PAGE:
Monday, February 27, 2012

Pi R Squared

I don't mean to write so sporadically, but I get busy and this site suffers. It should be one of the last things to suffer, but I tend to sacrifice that which I enjoy the most. I have been busy; school is kicking me in the nuts. Just last week I saw three people cry- only two of whom were students. I don't know what's going on, but I feel like everyone wants to kill each other. I suspect that "the Knowing" will occur a week from Friday. That's the day that I find out whether or not I get into grad school. I don't want to jinx things, but I think I have a good shot of getting in. If I don't, I don't know what I'll do. I'm restless and tired of Dallas, but I need somewhere to go and something to do. As usual, we'll see.

Tomorrow we're having an open house type of thing at school and the math department decided to serve pis- I mean pies. The calculus teacher suggested that all of our pies should be square, because (pi)r^2. I may be the only one to have made one by hand, so I bought a new pan and presto: pi r squared!

Apple Pie

For the crust:

Below is the text of the article copied exactly as it appeared in my browser. I hope the NY Times can accept a less than properly cited theft. I just want this in my blog so I can use it again without having to google it from the beginning. It turned out well. I used Red Wine Vinegar instead of Apple Cider Vinegar since I have yet to buy the latter.

Eat: Pie Fidelity (February 19, 2012)
Related Recipe

Apple Pie (February 19, 2012)

2 1/2 cups all-purpose flour

6 tablespoons unsalted butter, cold, cut into 1/2-inch cubes

2 tablespoons vegetable shortening, cold

3/4 teaspoon of kosher salt

Yolk of 1 egg, beaten

1 teaspoon cider vinegar

1/4 cup water, from 3/4 cup ice water.

1. Using your fingertips or the pulse function of a food processor, blend together the flour, fats and salt until the mixture resembles a coarse meal. There should be pebbles of butter throughout the mixture.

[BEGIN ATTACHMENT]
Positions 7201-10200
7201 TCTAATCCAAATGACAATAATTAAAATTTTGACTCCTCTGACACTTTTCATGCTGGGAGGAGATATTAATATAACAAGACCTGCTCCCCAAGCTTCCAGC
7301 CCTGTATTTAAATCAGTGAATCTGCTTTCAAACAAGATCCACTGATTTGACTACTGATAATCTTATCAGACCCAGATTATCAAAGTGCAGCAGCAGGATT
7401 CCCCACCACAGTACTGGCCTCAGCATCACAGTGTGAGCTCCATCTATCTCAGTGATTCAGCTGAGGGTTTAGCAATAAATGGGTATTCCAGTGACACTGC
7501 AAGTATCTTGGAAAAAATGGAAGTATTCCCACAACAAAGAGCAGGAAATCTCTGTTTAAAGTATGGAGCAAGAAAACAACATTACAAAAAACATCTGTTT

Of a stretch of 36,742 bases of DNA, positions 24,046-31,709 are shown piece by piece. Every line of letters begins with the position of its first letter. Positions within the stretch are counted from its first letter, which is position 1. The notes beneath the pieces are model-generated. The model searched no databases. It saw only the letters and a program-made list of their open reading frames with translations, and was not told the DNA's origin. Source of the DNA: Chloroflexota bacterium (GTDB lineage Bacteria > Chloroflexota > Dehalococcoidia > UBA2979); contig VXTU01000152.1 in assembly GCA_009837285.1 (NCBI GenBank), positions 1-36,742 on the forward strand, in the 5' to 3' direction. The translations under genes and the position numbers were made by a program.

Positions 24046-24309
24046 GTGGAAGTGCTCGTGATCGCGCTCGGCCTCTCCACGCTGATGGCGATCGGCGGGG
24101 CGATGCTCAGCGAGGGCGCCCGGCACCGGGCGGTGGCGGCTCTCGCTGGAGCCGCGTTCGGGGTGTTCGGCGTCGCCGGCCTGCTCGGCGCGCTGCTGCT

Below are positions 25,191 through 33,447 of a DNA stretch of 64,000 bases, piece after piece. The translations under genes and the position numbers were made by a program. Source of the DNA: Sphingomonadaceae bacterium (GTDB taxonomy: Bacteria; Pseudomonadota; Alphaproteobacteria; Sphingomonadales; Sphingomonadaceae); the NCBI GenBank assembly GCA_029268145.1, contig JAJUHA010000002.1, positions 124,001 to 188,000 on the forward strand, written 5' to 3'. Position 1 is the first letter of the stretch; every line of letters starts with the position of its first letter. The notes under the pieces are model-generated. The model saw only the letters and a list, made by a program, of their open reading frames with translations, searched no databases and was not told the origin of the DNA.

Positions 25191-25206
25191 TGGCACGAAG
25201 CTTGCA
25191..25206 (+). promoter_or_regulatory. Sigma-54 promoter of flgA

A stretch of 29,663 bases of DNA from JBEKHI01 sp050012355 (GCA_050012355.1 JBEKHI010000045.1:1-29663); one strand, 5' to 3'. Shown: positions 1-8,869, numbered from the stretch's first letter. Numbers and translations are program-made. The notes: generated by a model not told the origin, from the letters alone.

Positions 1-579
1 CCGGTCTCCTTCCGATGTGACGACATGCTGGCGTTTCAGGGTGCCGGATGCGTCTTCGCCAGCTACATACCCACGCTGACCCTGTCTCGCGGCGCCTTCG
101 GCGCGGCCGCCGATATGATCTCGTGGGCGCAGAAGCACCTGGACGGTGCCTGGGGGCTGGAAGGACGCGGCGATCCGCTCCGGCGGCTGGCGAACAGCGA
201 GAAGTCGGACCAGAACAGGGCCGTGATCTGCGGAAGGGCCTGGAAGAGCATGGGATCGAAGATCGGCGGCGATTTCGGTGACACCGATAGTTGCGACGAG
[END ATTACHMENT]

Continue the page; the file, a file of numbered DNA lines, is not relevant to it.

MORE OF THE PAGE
2. Add egg yolk and vinegar to ¾ cup ice water and stir to combine. Drizzle 4 tablespoons of this mixture over the dough and gently stir or pulse to combine. Gather a golfball-size bit of dough and squeeze to combine. If it does not hold together, add a little more of the liquid and stir or pulse, then check again. Repeat as necessary.

3. Turn the dough out onto a lightly floured surface and gather together into a rough ball. You want to be careful not to overwork the flour, but not too careful; the dough should hold together. Divide the ball in half with a knife or a pastry scraper, then divide each portion in half again, and again, to create eight portions. Using the heel of your hand, flatten each portion of dough once or twice to expand the pebbles of butter, then gather the dough together again in one ball. Divide this ball in half.

4. Flatten each ball into a 5- or 6-inch disc and dust lightly with flour. Wrap the discs in plastic wrap and place in the refrigerator for at least 60 minutes.

For the filling- and this I came up with all by myself!

9 Granny Smith Apples peeled and sliced into thin slivers.
2 Handfuls Cane Sugar
1/2 c. Brown Sugar
8 Cloves ground
1 tbsp Cinnamon
1 tsp Ground Ginger
1 tsp Nutmeg
2 tbsp Butter
~1 tbsp Flour

Mix the Apples with the Spices and Sugar and bake for about 30 minutes at 350 until tender. Melt in the Butter and thicken with the Flour. Ladle into the Pie Crust and bake for another 30-40 minutes until golden and nice.

Serve at a high school open house and watch others enjoy!

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